|Voiceless labiodental affricate|
A voiceless labiodental affricate ([p̪͡f] in IPA) is a rare affricate consonant that is initiated as a labiodental stop [p̪] and released as a voiceless labiodental fricative [f].
The XiNkuna dialect of Tsonga has this affricate, as in [tiɱp̪͡fuβu] "hippopotamuses" and aspirated [ɱp̪͡fʰuka] "distance" (compare [ɱfutsu] "tortoise", which shows that the stop is not epenthetic), as well as a voiced labiodental affricate, [b̪͡v], as in [ʃileb̪͡vu] "chin". There is no voiceless labiodental fricative [f] in this dialect of Tsonga, only a voiceless bilabial fricative, as in [ɸu] "finished". (Among voiced fricatives, both [β] and [v] occur, however.)
German has a similar sound /p͡f/ in Pfeffer /ˈp͡fɛfɐ/ ('pepper') and Apfel /ˈap͡fəl/ ('apple'). Phonotactically, this sound does not occur after long vowels, diphthongs or /l/. It differs from a true labiodental affricate in that it starts out bilabial but then the lower lip retracts slightly for the frication.
The sound occurs occasionally in English, in words where one syllable ends with "p" and the next starts with "f", like in "helpful" or "stepfather".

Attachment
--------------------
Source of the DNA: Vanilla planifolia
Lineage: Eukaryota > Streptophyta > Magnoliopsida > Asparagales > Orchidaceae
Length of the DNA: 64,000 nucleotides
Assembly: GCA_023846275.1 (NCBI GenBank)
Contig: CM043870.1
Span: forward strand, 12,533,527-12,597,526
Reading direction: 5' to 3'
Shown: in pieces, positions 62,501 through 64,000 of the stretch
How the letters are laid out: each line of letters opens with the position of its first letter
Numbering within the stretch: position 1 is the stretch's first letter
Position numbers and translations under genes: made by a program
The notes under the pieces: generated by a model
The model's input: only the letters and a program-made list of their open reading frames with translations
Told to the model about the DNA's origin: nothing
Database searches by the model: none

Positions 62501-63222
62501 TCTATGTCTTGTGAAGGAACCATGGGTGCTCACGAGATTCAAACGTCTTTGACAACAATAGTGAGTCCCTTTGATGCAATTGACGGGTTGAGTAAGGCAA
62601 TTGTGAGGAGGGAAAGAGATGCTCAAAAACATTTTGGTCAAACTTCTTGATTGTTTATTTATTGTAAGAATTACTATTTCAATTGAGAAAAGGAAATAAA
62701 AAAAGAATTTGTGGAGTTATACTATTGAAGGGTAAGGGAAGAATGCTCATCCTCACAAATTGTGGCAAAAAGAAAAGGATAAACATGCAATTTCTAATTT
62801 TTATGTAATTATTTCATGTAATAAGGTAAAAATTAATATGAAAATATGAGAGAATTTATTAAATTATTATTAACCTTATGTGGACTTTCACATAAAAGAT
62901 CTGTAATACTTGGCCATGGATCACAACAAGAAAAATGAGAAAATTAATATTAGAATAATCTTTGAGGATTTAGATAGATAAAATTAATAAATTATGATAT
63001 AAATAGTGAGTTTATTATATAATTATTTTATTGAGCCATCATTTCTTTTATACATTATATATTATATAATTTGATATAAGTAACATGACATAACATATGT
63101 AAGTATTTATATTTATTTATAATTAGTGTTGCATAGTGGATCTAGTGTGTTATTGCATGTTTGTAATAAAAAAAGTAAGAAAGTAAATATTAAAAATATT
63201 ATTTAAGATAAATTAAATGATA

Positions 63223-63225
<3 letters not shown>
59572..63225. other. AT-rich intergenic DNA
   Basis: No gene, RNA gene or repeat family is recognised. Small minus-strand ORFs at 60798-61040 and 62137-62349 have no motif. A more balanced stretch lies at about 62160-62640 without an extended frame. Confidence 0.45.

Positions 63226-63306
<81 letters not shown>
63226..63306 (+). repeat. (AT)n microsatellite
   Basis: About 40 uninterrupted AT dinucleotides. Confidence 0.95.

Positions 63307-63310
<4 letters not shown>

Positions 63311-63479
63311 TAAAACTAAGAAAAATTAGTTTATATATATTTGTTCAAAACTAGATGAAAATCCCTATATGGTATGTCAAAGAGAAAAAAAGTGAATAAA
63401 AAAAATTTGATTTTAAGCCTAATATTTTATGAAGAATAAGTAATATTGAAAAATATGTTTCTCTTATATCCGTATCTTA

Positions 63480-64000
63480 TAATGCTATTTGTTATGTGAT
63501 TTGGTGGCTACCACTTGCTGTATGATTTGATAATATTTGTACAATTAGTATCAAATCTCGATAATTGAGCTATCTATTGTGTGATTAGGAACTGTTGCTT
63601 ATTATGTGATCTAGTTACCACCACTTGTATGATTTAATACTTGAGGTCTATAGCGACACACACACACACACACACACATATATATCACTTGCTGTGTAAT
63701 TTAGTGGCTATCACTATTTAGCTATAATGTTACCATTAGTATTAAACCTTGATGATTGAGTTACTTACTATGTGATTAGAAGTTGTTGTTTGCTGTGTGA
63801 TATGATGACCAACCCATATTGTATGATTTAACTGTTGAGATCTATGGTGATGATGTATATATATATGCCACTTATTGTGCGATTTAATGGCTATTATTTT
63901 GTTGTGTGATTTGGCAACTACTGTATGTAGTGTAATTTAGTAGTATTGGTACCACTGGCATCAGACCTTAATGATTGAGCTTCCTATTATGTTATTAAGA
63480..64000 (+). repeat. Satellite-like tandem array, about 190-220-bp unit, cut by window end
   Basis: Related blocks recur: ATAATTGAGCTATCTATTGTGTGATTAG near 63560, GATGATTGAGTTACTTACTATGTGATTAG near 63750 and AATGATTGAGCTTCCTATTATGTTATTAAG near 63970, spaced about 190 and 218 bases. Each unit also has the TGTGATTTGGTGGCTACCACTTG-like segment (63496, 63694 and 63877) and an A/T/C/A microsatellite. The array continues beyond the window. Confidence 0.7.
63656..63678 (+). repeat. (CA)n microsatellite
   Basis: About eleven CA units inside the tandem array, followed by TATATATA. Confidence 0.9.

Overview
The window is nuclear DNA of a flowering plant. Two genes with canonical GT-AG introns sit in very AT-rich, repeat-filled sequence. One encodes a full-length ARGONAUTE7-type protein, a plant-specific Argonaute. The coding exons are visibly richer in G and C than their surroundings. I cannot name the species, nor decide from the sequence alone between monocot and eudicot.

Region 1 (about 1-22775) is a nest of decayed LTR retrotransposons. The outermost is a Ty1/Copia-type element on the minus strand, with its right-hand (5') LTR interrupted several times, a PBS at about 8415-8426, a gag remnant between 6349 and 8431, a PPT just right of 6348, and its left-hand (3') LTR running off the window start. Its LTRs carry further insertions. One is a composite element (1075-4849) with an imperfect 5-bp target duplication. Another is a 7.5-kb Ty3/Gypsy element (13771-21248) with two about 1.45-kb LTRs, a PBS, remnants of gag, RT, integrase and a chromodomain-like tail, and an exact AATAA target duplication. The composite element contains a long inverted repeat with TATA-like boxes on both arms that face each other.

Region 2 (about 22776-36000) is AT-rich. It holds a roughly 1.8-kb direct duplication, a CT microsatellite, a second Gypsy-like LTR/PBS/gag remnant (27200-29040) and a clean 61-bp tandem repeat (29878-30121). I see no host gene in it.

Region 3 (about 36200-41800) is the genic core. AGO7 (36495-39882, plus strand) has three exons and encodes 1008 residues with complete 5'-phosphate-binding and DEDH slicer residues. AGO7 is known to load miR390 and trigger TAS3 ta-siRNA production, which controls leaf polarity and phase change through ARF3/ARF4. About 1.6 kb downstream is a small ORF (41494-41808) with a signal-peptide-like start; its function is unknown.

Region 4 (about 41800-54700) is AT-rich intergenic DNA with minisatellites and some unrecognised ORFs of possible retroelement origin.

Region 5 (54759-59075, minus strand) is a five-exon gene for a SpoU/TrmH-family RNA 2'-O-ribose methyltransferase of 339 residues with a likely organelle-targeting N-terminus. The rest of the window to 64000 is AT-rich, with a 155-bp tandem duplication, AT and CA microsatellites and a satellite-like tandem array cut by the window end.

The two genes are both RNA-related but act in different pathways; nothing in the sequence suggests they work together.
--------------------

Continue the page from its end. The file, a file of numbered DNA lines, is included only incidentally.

Features of the voiceless labiodental affricate:
|German||Standard||Pfirsiche||[ˈp͡fɪɐ̯zɪçə] (help·info)||'peaches'||Bilabial-labiodental.  Arisen as a reflex of /p/ in the 10th century High German sound shift. See Standard German phonology|
|Swiss dialects||Soipfe||[ˈz̥oi̯p͡fə]||'soap'||Bilabial-labiodental. The example word is from the Zurich dialect.|
|Italian||Some central-south dialects||infatti||[iɱˈp̪͡fät̪̚t̪i]||'indeed'||Labiodental, allophone of /f/ after nasals. See Italian phonology|
|Luxembourgish||Kampf||[ˈkʰɑmp͡f]||'fight'||Occurs only in German loanwords. See Luxembourgish phonology|
|Ngiti||pfɔ̀mvɔ||[p̪͡fɔ̀ɱ(b̪)vɔ̄]||'water spirit'||Less commonly [p͡ɸ]|
|Tsonga||XiNkuna dialect||timpfuvu||[tiɱp̪͡fuβu]||'hippopotami'||Contrasts with aspirated form.|
|Mandarin||Xi'an dialect||猪/豬||[p̪͡fu²¹]||'pig'||From the labialization of retroflex stops in Middle Chinese|